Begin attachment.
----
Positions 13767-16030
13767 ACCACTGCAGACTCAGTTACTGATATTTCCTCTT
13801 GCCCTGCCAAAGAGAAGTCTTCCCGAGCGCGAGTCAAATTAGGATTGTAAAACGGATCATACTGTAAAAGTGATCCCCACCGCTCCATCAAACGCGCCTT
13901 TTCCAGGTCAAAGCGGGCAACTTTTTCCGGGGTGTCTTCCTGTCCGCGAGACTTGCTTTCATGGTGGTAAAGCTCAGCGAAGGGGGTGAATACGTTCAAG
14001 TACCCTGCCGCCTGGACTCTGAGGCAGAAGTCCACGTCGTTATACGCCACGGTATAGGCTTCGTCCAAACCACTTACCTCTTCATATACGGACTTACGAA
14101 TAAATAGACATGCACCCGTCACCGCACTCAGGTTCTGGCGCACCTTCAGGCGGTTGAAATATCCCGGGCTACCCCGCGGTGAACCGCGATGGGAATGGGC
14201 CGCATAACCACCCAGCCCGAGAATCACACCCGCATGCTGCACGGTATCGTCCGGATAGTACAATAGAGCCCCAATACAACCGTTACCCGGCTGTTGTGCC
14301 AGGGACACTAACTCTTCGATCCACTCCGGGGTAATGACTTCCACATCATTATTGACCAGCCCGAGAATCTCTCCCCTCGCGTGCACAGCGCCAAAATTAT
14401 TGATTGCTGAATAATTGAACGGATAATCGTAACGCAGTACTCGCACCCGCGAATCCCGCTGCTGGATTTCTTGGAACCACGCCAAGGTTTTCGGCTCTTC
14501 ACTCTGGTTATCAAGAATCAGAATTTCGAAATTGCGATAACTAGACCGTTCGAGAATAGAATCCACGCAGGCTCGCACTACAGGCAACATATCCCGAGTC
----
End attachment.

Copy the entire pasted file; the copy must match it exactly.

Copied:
Positions 13767-16030
13767 ACCACTGCAGACTCAGTTACTGATATTTCCTCTT
13801 GCCCTGCCAAAGAGAAGTCTTCCCGAGCGCGAGTCAAATTAGGATTGTAAAACGGATCATACTGTAAAAGTGATCCCCACCGCTCCATCAAACGCGCCTT
13901 TTCCAGGTCAAAGCGGGCAACTTTTTCCGGGGTGTCTTCCTGTCCGCGAGACTTGCTTTCATGGTGGTAAAGCTCAGCGAAGGGGGTGAATACGTTCAAG
14001 TACCCTGCCGCCTGGACTCTGAGGCAGAAGTCCACGTCGTTATACGCCACGGTATAGGCTTCGTCCAAACCACTTACCTCTTCATATACGGACTTACGAA
14101 TAAATAGACATGCACCCGTCACCGCACTCAGGTTCTGGCGCACCTTCAGGCGGTTGAAATATCCCGGGCTACCCCGCGGTGAACCGCGATGGGAATGGGC
14201 CGCATAACCACCCAGCCCGAGAATCACACCCGCATGCTGCACGGTATCGTCCGGATAGTACAATAGAGCCCCAATACAACCGTTACCCGGCTGTTGTGCC
14301 AGGGACACTAACTCTTCGATCCACTCCGGGGTAATGACTTCCACATCATTATTGACCAGCCCGAGAATCTCTCCCCTCGCGTGCACAGCGCCAAAATTAT
14401 TGATTGCTGAATAATTGAACGGATAATCGTAACGCAGTACTCGCACCCGCGAATCCCGCTGCTGGATTTCTTGGAACCACGCCAAGGTTTTCGGCTCTTC
14501 ACTCTGGTTATCAAGAATCAGAATTTCGAAATTGCGATAACTAGACCGTTCGAGAATAGAATCCACGCAGGCTCGCACTACAGGCAACATATCCCGAGTC